How Calquence Treats CLL
- Calquence (acalabrutinib) is a newly approved targeted therapy for chronic lymphocytic leukemia (CLL) that is newly diagnosed or has recurred.
- Two clinical trials found that it was more effective than other available oral treatments.
- It’s hoped that patients taking Calquence will experience fewer side effects than with ibrutinib, (brand name Imbruvica) another drug in the same class.
- Calquence and other oral therapies may allow patients with CLL to avoid intravenous chemotherapy.
Based on two clinical trials that led to the drug’s recent FDA approval, Calquence is more effective, with no more–and possibly fewer–side effects than other available oral treatments. In one trial, 82 percent of patients with relapsed or refractory (resistant to treatment) CLL treated with Calquence remained progression free a year and a half into followup, versus 48 percent of those taking other drugs used to treat the disease. Calquence is given in capsule form, and the usual dose is one capsule twice a day.Read More
What are the side effects of Calquence?
Calquence was initially approved in 2017 as a breakthrough treatment for a rare type of cancer called mantle cell lymphoma. The drug is in a class called Bruton tyrosine kinase (BTK) inhibitor. These drugs work by blocking a special protein enzyme–BTK–that controls how quickly some cells multiply. Blocking the enzyme keeps abnormal cancer cells from growing further.
While it’s obviously easier for patients to swallow a capsule rather than report to an infusion center for intravenous chemotherapy, Calquence is still powerful anti-cancer medicine. It’s important for patients to follow their doctor’s instructions on how and when to take the drug. And, as with many other medications, there are potential side effects. These include:
- Muscle and joint pain
- Upper respiratory infections
“Most side effects decrease over time, and this therapy can certainly be given to older patients with CLL,” says Dr. Lamanna. Patients taking Calquence should stay in close contact with their cancer doctor and report any serious problems right away. Some patients may need to reduce the dosage or temporarily stop taking the drug based on the seriousness of their symptoms.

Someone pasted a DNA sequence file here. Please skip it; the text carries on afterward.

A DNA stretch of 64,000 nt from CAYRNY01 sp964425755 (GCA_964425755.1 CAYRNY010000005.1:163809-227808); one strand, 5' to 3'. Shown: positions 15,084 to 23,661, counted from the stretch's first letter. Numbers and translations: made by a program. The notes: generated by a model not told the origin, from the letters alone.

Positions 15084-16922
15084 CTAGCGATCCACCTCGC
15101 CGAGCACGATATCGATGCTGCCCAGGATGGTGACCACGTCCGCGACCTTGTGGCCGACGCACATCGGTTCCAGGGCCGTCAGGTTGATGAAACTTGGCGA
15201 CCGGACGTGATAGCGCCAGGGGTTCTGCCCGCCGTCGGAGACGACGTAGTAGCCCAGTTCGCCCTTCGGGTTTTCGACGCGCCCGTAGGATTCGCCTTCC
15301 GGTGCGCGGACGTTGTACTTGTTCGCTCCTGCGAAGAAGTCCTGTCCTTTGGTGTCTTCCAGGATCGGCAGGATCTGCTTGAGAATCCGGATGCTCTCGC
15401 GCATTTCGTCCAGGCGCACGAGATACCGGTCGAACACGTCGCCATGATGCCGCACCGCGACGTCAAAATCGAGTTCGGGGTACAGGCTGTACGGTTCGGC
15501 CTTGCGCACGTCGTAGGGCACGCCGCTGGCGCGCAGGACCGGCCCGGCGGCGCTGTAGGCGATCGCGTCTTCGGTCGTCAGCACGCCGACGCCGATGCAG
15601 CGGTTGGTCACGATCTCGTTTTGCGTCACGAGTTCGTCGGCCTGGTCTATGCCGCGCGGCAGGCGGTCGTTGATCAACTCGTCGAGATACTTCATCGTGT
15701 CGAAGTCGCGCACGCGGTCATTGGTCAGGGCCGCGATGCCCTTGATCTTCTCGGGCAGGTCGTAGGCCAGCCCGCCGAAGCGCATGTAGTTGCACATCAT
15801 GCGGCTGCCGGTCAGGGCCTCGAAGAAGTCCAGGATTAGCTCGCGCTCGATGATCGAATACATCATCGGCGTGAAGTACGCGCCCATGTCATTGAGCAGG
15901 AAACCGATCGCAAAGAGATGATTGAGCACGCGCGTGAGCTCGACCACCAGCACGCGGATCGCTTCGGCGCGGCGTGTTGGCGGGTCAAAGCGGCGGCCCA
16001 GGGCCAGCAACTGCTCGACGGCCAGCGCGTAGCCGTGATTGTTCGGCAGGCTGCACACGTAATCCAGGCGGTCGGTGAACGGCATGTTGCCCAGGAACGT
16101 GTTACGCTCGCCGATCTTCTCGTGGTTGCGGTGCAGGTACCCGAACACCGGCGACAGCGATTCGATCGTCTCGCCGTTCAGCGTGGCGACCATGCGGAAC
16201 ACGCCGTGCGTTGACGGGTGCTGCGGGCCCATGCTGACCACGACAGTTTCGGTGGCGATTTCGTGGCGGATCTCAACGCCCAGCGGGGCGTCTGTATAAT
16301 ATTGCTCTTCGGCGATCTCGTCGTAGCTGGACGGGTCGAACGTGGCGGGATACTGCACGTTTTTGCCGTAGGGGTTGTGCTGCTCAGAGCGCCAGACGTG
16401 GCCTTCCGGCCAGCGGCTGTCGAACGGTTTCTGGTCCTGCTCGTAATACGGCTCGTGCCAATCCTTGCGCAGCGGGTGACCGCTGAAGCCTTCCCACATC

When Should Patients Consider Taking Calquence?
Calquence is approved for both newly diagnosed and relapsed CLL.
CLL is the most common type of adult leukemia, with over 20,000 Americans, most of them older, diagnosed with the disease each year. CLL begins in the white blood cells called B lymphocytes, spreading out from the bone marrow and into the bloodstream, often moving into organs such as the liver and spleen. CLL is a slow-moving cancer that often progresses so slowly that people can be symptom-free for years before diagnosis and treatment.
When symptoms of CLL do occur, they can include fatigue, shortness of breath, anemia, enlarged lymph nodes, enlarged spleen or liver, and night sweats, among others. Patients are monitored with blood tests and other lab work that indicate when it’s necessary to begin treatment.
Living with CLL
Over time, CLL patients may have been given many different types of maintenance chemotherapy in order to keep their leukemia under control. This constant treatment takes a toll on both the physical and emotional health of patients.
Oral medications such as Calquence may offer patients a longer remission, improved quality of life, and possibly a long-term management treatment option. If you are living with CLL, your doctor can recommend whether Calquence or another new CLL oral treatment is right for you.
Questions to Ask Your Doctor
- Am I a candidate for Calquence?
- How does Calquence work?
- What side effects should I expect and how will we treat them?
- How will I know if Calquence is working to treat my cancer?